Haggerty: Can US escape Greek-style crisis

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On the last day of June the country of Greece did not make a demand 1.7 billion payment to the European Central Bank thus becoming the first developed country to default in modern times.

What looms for Greece and by contagion the global economy will be decided in the next few weeks, but Americans saddled with an 18 trillion dollar debt should be concerned.

While Greece and the United States are on opposite sides of the globe, have different currencies and cultures both countries have overwhelming debt.
For Greece, the financial problems began when they joined other European countries in adopting the Euro as a communal currency in 1999. The union reduced trade costs while increasing trade volume and made sense on the surface. Yet because Greece was geographically distant from the other countries their cost of labor rose significantly causing a large trade deficit. A deficit for a country, simply put, is spending more than receiving in government income (taxes). Many countries operate a deficit and issue bonds to balance the books.

Fiscal mismanagement, questionable government reporting and high borrowing costs did not allow a market for additional Greek debt. The United States is perceived, at least for now, as being much safer with our Treasury notes, bills, and bonds sought by investors as safe places to park cash.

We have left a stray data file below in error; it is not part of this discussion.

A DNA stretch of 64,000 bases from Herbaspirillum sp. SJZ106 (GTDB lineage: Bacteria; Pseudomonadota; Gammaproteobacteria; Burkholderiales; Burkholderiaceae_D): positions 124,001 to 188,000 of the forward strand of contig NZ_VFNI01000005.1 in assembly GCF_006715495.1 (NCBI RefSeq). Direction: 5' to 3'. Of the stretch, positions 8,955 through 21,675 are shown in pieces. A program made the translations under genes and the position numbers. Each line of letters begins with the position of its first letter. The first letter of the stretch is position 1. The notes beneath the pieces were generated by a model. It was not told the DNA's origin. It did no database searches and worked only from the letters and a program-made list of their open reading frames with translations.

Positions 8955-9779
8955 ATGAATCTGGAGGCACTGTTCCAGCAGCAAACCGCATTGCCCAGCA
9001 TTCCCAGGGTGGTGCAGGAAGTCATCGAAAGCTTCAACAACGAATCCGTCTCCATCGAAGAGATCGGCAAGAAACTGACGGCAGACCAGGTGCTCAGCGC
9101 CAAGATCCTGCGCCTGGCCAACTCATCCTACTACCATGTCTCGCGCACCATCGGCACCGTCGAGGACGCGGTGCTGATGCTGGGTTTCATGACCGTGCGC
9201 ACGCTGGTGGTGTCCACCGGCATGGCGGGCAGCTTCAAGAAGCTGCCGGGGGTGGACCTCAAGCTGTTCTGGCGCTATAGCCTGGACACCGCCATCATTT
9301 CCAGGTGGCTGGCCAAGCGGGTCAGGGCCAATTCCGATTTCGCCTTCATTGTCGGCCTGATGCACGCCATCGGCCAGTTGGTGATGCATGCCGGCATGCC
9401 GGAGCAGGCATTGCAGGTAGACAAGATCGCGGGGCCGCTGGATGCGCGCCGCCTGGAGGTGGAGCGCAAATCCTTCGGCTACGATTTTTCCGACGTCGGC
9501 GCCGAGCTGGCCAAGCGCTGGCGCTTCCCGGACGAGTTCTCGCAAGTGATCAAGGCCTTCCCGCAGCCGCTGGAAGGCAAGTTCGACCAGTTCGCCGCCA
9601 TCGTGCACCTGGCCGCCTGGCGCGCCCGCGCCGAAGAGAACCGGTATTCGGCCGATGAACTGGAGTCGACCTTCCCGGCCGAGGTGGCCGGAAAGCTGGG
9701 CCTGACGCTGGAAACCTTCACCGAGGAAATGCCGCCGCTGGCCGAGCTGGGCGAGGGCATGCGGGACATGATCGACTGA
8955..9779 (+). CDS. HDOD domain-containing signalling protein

Since Greek could not attract investors the money supply shrank and prices dropped. Wages soon followed, economic growth evaporated and unemployment reached 25%. No wonder why the Greek government cannot write a 1.7 billion dollar check to its creditors! To be fair Greece has undergone severe austerity the last few years. Pensions, government services, and healthcare have all been cut to the bone and the European Central Bank (ECB) is mandating additional reforms immediately. The Greek military is the second largest in NATO just behind the United States and the ECB wants it cut in half. One in three Greeks is self employed and tax evasion is rampant with Swiss banks holding stockpiles of cash; again the ECB wants legislation to get into these accounts.

I suspect the powers that be in Europe will allow Greece to restructure the debt within a short time frame, maybe three years, while insisting on immediate reform.

As for the United States the Greek default should be alarming and hit close to home. Our nations debt ($18,000,000,000,000.) is growing by over two billion dollars a day!

A quick visit to U.S. National Debt Clock : Real Time is a sobering reminder that at some point we must pay the money back. There are roughly 321 million Americans and each of us "owes" $56,591. As interest rates rise servicing the debt becomes more expensive. At some point investors will want a higher yield to lend America any more money. It could be two years or twenty yet when investors inevitably begin to question our ability as a Nation to pay our bills; this Greek default will be a drop in a bucket compared to a tidal wave of foreign governments wanting their money.

Go to US Debt Clock.org
to find out more

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